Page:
National Geographic : 1916 Feb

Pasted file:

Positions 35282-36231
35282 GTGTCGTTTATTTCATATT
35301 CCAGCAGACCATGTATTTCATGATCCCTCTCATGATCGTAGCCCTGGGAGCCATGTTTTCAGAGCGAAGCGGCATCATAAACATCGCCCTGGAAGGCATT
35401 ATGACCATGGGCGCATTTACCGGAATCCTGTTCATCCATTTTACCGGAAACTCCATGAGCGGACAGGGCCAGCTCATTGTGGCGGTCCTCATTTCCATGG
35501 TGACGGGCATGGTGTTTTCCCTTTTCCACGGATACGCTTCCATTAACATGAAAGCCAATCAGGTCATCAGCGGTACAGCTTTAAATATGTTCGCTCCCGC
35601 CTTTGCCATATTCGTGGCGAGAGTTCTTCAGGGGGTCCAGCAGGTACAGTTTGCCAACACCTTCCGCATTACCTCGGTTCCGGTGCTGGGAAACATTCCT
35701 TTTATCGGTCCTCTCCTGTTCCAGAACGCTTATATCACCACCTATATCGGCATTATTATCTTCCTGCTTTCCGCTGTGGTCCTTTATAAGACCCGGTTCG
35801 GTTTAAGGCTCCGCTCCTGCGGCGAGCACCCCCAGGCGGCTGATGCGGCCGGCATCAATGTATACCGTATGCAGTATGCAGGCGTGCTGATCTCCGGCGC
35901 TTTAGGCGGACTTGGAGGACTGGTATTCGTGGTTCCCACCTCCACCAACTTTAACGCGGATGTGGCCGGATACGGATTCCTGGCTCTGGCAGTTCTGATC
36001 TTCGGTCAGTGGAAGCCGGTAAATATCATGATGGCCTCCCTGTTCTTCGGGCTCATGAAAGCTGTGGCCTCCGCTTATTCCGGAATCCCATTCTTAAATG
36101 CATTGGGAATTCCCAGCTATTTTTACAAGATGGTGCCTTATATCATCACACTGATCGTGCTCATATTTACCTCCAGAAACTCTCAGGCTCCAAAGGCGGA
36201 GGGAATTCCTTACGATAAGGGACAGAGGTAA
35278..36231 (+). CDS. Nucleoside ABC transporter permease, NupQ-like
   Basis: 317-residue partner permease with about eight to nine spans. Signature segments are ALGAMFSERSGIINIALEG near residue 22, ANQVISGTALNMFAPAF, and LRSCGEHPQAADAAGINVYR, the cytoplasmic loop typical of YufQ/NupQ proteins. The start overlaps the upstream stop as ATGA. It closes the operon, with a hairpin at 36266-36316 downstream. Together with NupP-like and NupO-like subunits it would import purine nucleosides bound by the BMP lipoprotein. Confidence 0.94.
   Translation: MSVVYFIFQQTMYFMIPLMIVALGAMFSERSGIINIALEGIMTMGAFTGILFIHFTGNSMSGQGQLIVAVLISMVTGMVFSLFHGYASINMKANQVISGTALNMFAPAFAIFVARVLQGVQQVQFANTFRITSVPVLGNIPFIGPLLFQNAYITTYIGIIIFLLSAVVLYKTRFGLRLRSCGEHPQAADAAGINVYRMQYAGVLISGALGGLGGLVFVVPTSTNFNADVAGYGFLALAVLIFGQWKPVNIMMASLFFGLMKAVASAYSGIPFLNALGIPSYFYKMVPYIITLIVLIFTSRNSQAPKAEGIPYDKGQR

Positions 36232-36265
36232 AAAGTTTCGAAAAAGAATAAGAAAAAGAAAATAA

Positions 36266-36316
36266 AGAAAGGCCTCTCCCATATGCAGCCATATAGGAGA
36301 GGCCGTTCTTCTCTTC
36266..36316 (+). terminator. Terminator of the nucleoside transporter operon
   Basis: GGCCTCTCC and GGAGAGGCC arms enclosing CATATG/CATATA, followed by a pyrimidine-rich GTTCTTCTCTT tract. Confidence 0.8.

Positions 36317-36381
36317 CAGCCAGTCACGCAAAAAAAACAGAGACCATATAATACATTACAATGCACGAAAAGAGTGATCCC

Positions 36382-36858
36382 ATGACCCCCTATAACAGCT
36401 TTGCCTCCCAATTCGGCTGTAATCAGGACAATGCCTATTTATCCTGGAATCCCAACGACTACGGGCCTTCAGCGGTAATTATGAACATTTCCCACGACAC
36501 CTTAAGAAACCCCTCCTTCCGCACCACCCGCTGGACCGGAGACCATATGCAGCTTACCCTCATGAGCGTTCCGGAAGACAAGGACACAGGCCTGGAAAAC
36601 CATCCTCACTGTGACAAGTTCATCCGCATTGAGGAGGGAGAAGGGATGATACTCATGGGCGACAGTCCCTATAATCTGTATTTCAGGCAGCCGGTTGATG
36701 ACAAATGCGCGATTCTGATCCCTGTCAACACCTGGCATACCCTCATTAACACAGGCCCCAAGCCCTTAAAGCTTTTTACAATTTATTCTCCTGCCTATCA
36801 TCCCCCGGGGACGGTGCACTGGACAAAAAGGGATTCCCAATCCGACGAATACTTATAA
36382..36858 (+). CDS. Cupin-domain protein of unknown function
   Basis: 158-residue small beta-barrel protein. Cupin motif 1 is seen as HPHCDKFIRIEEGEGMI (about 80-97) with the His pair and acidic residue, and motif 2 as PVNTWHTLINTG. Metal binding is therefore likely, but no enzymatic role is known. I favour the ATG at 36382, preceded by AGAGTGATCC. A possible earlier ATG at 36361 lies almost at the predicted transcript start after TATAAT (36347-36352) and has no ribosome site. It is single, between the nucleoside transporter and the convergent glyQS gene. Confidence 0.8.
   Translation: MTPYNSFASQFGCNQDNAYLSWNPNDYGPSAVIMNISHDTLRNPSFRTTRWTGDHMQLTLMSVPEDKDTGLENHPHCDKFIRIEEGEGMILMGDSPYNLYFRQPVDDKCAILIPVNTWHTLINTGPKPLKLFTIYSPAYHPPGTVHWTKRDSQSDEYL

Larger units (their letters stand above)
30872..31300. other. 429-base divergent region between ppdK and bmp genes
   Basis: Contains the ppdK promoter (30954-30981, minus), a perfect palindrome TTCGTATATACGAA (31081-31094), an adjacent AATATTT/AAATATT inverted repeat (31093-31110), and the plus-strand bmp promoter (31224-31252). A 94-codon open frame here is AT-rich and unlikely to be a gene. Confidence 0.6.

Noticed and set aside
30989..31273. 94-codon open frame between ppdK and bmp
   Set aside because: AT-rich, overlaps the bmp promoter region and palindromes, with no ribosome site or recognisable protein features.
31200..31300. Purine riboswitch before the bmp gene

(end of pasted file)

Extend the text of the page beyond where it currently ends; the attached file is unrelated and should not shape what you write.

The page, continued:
Klaxons Shifts Change in Big Munitions Factory THE United States Cartridge Co. of Lowell, Mass., have eliminated waste motion in the operation of their big machines through the use of Klaxon auto mobile horns. For some months they have been working 24 hours a day on war orders. Three shifts of men are employed - each is changed every eight hours. The din of the machines was so great under the increased activities that the gongs and whistles that were formerly used to signal the changing of shifts could not be heard. In their places Klaxon automobile horns were installed. When it is time for the shifts to change, the incoming operators take up their positions behind the men they are to replace. At the sound of the Klaxon the change is made - losing not an instant of time and making it unnecessary to stop the huge machines. The sharp, impelling note of the Klaxon cuts through the din of this heavy machin ery just as it cuts through the noise and rush of street traffic. In both cases it never fails to get instant attention and action. It is this peculiar penetrating quality that has made the Klaxon the most widely used automobile signal made. Its use is so gen eral that most automobile horns have come to be spoken of as Klaxons. In reality there is but one Klaxon and that is made by the Lovell-McConnell Mfg. Co. of Newark, N. J . The only way to be sure a signal is a Klaxon is to look for-andfind-the Klaxon name plate. Did the maker of your car equip it with a Klaxon-or a cheap imitation ? Sup pose you look and see. The name-plate will tell you. C nisiaseplte is .your protection 4gainstsuhbstiutin * 6'85 "Mention the Geographic-It identifies you."